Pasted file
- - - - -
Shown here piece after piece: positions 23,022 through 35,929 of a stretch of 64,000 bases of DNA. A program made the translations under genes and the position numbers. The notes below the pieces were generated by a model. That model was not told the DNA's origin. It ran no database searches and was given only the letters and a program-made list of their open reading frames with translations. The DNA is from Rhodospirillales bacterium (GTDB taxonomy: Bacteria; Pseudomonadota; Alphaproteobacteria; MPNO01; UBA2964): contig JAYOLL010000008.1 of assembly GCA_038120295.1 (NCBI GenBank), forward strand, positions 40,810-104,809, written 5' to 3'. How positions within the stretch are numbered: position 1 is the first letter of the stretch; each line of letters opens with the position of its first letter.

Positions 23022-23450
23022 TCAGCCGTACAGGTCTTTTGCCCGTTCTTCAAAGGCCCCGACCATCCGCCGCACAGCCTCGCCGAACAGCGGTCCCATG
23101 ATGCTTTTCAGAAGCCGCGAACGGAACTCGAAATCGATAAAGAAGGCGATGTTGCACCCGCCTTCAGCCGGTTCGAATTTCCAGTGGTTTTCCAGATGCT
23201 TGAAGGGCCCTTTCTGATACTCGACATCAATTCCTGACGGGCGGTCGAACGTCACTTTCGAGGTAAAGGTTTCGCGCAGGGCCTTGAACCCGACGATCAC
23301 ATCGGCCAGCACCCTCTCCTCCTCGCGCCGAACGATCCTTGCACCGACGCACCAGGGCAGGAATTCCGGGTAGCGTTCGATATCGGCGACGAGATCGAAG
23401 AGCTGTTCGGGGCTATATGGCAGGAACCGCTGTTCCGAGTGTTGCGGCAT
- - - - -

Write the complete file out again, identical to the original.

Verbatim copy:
Shown here piece after piece: positions 23,022 through 35,929 of a stretch of 64,000 bases of DNA. A program made the translations under genes and the position numbers. The notes below the pieces were generated by a model. That model was not told the DNA's origin. It ran no database searches and was given only the letters and a program-made list of their open reading frames with translations. The DNA is from Rhodospirillales bacterium (GTDB taxonomy: Bacteria; Pseudomonadota; Alphaproteobacteria; MPNO01; UBA2964): contig JAYOLL010000008.1 of assembly GCA_038120295.1 (NCBI GenBank), forward strand, positions 40,810-104,809, written 5' to 3'. How positions within the stretch are numbered: position 1 is the first letter of the stretch; each line of letters opens with the position of its first letter.

Positions 23022-23450
23022 TCAGCCGTACAGGTCTTTTGCCCGTTCTTCAAAGGCCCCGACCATCCGCCGCACAGCCTCGCCGAACAGCGGTCCCATG
23101 ATGCTTTTCAGAAGCCGCGAACGGAACTCGAAATCGATAAAGAAGGCGATGTTGCACCCGCCTTCAGCCGGTTCGAATTTCCAGTGGTTTTCCAGATGCT
23201 TGAAGGGCCCTTTCTGATACTCGACATCAATTCCTGACGGGCGGTCGAACGTCACTTTCGAGGTAAAGGTTTCGCGCAGGGCCTTGAACCCGACGATCAC
23301 ATCGGCCAGCACCCTCTCCTCCTCGCGCCGAACGATCCTTGCACCGACGCACCAGGGCAGGAATTCCGGGTAGCGTTCGATATCGGCGACGAGATCGAAG
23401 AGCTGTTCGGGGCTATATGGCAGGAACCGCTGTTCCGAGTGTTGCGGCAT